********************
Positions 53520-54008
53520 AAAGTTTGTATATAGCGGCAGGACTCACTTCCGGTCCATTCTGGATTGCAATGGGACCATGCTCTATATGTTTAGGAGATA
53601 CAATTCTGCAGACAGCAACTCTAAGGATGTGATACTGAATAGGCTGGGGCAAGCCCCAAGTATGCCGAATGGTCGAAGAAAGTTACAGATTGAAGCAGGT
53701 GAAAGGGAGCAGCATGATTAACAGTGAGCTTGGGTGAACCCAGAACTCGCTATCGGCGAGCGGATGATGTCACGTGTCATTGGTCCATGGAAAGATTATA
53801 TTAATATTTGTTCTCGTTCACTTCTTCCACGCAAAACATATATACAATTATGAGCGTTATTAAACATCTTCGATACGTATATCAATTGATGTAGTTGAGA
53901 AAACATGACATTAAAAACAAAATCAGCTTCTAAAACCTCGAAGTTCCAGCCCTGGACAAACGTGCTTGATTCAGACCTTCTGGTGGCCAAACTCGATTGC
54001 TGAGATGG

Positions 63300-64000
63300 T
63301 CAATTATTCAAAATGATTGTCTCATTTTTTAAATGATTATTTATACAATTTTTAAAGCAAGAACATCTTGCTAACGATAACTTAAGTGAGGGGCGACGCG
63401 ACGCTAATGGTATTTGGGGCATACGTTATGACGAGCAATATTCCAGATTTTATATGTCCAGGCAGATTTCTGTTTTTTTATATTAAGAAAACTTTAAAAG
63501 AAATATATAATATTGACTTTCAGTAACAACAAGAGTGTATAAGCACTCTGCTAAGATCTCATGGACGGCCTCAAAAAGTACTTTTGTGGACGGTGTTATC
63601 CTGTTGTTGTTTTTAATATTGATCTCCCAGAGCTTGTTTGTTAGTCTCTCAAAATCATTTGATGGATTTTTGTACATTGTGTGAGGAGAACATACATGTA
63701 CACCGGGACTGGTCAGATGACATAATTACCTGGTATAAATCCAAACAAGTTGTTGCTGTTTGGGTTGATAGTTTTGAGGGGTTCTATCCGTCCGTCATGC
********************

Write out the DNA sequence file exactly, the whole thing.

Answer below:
Positions 53520-54008
53520 AAAGTTTGTATATAGCGGCAGGACTCACTTCCGGTCCATTCTGGATTGCAATGGGACCATGCTCTATATGTTTAGGAGATA
53601 CAATTCTGCAGACAGCAACTCTAAGGATGTGATACTGAATAGGCTGGGGCAAGCCCCAAGTATGCCGAATGGTCGAAGAAAGTTACAGATTGAAGCAGGT
53701 GAAAGGGAGCAGCATGATTAACAGTGAGCTTGGGTGAACCCAGAACTCGCTATCGGCGAGCGGATGATGTCACGTGTCATTGGTCCATGGAAAGATTATA
53801 TTAATATTTGTTCTCGTTCACTTCTTCCACGCAAAACATATATACAATTATGAGCGTTATTAAACATCTTCGATACGTATATCAATTGATGTAGTTGAGA
53901 AAACATGACATTAAAAACAAAATCAGCTTCTAAAACCTCGAAGTTCCAGCCCTGGACAAACGTGCTTGATTCAGACCTTCTGGTGGCCAAACTCGATTGC
54001 TGAGATGG

Positions 63300-64000
63300 T
63301 CAATTATTCAAAATGATTGTCTCATTTTTTAAATGATTATTTATACAATTTTTAAAGCAAGAACATCTTGCTAACGATAACTTAAGTGAGGGGCGACGCG
63401 ACGCTAATGGTATTTGGGGCATACGTTATGACGAGCAATATTCCAGATTTTATATGTCCAGGCAGATTTCTGTTTTTTTATATTAAGAAAACTTTAAAAG
63501 AAATATATAATATTGACTTTCAGTAACAACAAGAGTGTATAAGCACTCTGCTAAGATCTCATGGACGGCCTCAAAAAGTACTTTTGTGGACGGTGTTATC
63601 CTGTTGTTGTTTTTAATATTGATCTCCCAGAGCTTGTTTGTTAGTCTCTCAAAATCATTTGATGGATTTTTGTACATTGTGTGAGGAGAACATACATGTA
63701 CACCGGGACTGGTCAGATGACATAATTACCTGGTATAAATCCAAACAAGTTGTTGCTGTTTGGGTTGATAGTTTTGAGGGGTTCTATCCGTCCGTCATGC